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This CEO's comments are easily twisted.  Few people tip at these newer casual dining restaurants like noodles (order up front, get your drinks and post a number on your table.)  Its not full service and it doesn't feel like full service...  This is simple: Give me full service, I will leave you a tip, just bring me my food and nothing else = no tip.
Mar 19, 2014 2:07PM
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I'd like to know how his servers' earnings stack up compared to when they were getting tips.   I agree with Flaming Liberal that it's not fair to be compensated based on the price of your entree but the math is fuzzy.  A 20% raise on a $10 hourly wage is $12.00 an hour no matter how many meals you serve.  A server making $2.10 an hour plus tips for 5 tables in an hour ordering conservatively $100 of food per table at 20% tip per table (5 x $20 in tips) = $102.10 for that hour.  The server on the "tips" plan could work 1 hour and make more than his $12.00-an-hour counterpart does in 8.  If it were me, I'd go for tips. 
Mar 19, 2014 2:37PM
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Why one one tip there anyway ! It is not a full service establishment !!
Mar 19, 2014 3:22PM
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Well if it goes up to 15 dollars than i will leave my banking job to flip hamburgers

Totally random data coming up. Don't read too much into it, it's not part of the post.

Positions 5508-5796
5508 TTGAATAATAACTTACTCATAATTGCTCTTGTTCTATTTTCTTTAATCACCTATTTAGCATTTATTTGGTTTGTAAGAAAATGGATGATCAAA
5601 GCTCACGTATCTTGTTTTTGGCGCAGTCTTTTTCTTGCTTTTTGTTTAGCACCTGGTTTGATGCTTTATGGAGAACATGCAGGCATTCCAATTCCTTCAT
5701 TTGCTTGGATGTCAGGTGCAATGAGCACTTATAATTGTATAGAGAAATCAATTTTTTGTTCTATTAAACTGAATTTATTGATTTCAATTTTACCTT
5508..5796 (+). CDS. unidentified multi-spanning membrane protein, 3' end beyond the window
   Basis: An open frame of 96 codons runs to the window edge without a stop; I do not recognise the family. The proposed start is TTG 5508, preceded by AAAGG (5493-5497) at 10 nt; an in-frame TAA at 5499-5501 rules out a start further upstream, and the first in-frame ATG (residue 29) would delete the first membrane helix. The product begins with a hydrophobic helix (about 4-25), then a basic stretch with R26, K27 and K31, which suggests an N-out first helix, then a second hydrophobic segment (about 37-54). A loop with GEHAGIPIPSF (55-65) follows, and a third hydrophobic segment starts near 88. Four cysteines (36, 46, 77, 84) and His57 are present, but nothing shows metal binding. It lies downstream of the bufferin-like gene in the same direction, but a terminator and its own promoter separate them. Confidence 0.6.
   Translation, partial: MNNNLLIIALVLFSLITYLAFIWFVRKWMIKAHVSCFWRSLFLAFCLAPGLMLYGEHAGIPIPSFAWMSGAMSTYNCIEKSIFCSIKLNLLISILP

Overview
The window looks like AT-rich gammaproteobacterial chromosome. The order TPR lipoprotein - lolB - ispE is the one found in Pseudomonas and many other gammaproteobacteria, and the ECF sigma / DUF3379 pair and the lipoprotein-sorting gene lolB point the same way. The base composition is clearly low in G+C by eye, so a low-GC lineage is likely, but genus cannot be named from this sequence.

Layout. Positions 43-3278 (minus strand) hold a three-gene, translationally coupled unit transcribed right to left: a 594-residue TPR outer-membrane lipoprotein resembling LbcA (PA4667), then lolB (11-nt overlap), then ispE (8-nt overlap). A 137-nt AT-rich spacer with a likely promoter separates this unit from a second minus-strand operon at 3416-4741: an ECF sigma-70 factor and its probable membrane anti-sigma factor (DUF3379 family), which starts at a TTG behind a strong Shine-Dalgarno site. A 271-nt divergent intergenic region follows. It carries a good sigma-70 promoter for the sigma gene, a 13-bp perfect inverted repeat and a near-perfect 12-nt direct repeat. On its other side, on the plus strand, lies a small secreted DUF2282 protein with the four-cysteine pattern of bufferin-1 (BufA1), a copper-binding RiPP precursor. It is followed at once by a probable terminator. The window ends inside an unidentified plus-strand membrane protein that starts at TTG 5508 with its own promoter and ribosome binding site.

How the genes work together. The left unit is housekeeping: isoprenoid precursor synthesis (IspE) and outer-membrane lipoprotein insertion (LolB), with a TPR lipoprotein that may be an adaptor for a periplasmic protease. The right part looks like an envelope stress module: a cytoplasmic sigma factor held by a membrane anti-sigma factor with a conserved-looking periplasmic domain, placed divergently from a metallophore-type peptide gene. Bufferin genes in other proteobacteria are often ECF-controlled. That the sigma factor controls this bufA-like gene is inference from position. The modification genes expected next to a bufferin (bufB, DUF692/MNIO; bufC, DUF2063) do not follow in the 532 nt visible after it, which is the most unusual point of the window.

Mar 19, 2014 2:02PM
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Most restaurants only pay about half of minimum wage because of tips. At most upscale restaurants in NYC, Chicago and LA they pay no wage at all and servers are paid only in tips. This company seems it is taking care of its workers and paying above the minimum as a matter of company policy. So I am curious as to why you think he is "full of ****". 
Mar 19, 2014 3:04PM
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I work in a tipping industry. Tips are considered a gratuity. A gratuity is a token of gratitude. NOT REQUIRED! I want to earn tips because it let's me know my customers are pleased with the service I provided. This guy said he discourages tipping, he didn't say he banned tipping. His employees are still allowed to take a tip if the customer insists. Not a bad deal... A good wage and possible tips. I myself tip based on service. I like to tip good but if the server is lacking then it reflects in the tip. As far as fast food workers go, that's just going too far. Mc Donald's, Burger King, Wendy's, even Subway All put out a tip cup now. That's just begging!!! I tip in restaurants, hair stylist, the pizza guy, and the paper boy. In Vegas I tip all of the above including bell hop, bartender, and most importantly THE DEALER. The dealer spends the most time with you on a personal level. You are in the dealers face longer than anyone else's. The dealer entertains you (or they should), coaches you, and TOLERATES YOU WHEN YOU'RE DRUNK!

Mar 19, 2014 1:55PM
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Just a comment based on resturants in Australia, which also pay decent wages and discourage tipping.